January 4, 2008 / 7:55 pm

    For the computer minded, the Computer History Museum has some good videos of talks and suchlike: http://www.youtube.com/profile?user=ComputerHistory

  14. studenthacks says . . .
    January 30, 2008 / 7:00 pm

    What a great collection of links to some valuable educational resources on YouTube! It’s nice to know this stuff exists on YouTube.

  15. Steven Aitchsion says . . .
    February 3, 2008 / 10:17 pm

    This is a great collection, must have taken a while to compile this. Thanks for sharing it.

  16. Mike Gordon says . . .
    April 20, 2008 / 2:57 am

    This is a great collection of independent indie talent, must have taken a while to compile this. Thanks for sharing it.

  17. ADN says . . .
    July 10, 2008 / 9:27 am

    Here is some more intelligent health videos on youtube.


  18. Gary says . . .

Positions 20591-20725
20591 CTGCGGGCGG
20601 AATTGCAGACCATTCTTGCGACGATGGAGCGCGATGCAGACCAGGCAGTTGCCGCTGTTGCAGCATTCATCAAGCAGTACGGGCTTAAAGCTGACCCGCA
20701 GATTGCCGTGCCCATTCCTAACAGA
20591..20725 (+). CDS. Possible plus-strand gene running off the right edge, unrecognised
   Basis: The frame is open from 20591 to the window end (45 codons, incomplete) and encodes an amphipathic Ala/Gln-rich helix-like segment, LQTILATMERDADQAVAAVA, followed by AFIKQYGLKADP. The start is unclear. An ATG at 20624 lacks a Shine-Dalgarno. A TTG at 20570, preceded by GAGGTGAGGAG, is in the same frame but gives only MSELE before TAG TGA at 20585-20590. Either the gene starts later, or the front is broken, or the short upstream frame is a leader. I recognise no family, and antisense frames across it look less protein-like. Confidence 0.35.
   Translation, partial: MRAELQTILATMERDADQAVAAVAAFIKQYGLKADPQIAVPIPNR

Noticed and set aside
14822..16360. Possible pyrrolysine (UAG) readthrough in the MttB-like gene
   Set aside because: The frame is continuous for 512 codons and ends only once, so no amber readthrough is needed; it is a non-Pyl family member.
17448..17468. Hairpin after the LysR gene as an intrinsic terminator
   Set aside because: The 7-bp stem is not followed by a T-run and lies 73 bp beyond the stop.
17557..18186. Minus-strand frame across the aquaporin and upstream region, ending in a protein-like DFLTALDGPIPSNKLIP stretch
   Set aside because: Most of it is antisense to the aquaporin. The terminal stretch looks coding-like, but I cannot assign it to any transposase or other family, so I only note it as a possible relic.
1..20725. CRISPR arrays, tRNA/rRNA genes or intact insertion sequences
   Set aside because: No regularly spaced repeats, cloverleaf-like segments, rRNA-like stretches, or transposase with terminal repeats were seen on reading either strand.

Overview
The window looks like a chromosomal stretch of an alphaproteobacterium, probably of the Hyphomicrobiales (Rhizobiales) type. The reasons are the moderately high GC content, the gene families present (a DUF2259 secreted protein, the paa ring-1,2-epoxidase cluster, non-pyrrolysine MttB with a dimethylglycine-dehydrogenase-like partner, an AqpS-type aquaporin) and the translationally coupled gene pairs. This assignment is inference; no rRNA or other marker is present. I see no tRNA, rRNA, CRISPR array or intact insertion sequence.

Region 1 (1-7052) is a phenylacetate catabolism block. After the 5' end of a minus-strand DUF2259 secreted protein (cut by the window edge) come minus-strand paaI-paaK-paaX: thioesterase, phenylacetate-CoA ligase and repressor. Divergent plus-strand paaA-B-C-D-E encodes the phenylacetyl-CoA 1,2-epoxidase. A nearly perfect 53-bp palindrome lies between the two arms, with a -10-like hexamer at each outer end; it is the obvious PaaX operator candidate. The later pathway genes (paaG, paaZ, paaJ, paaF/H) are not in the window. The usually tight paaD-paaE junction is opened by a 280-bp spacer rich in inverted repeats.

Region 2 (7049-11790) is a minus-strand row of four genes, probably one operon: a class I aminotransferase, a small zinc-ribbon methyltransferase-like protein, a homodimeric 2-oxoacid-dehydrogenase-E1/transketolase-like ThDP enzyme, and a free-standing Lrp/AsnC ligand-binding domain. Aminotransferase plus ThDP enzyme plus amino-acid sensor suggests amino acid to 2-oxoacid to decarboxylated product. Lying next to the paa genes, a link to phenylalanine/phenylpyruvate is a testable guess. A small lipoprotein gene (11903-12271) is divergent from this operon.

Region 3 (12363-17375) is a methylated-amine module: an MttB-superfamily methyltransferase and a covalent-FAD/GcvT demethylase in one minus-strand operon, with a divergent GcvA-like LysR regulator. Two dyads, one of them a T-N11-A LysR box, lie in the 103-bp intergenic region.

October 12, 2008 / 11:28 am

    This a good collection of channels and I’m a subscriber of many of these channels but please add these channels to the list: New Scientist, UC television, and the Research channel. They’re all great.

  19. youtube says . . .
    October 28, 2008 / 3:56 pm

    Youtube tüm dünyanın kullandığı ve içinde milyonlarca video olan bir görüntü arşivi. Bir kütüphane. Siz 3-5 video için 3 yüz milyon videoyu kapatıyorsunuz. youtube gibi siteler ile başka video siteleri üzerinden yayınlar yapılıyor ama en geniş video arşivi youtube üzerindeydi. Bugün siteleri kapat, yarın televizyonlar ertesi günü neyi kapatacaklr merak ediyorum.

  20. January 29, 2009 / 8:29 am

    […] möchte ich auf die Liste “10 Anzeichen für intelligentes Leben auf Youtube” von Openculture […]

  21. ledude says . . .
    February 3, 2009 / 1:33 pm

    for those interested in the art world and its nexus New York City I recommend http://www.youtube.com/user/jameskalm

  22. August 16, 2009 / 7:53 am

    […] 10 Signs of Intelligent Life at YouTube (Smart Video Collections) Share and […]

  23. Lorencopub says . . .
    December 11, 2010 / 3:49 pm

    What do you think about WIKILEAKS?
    Hih you hear me??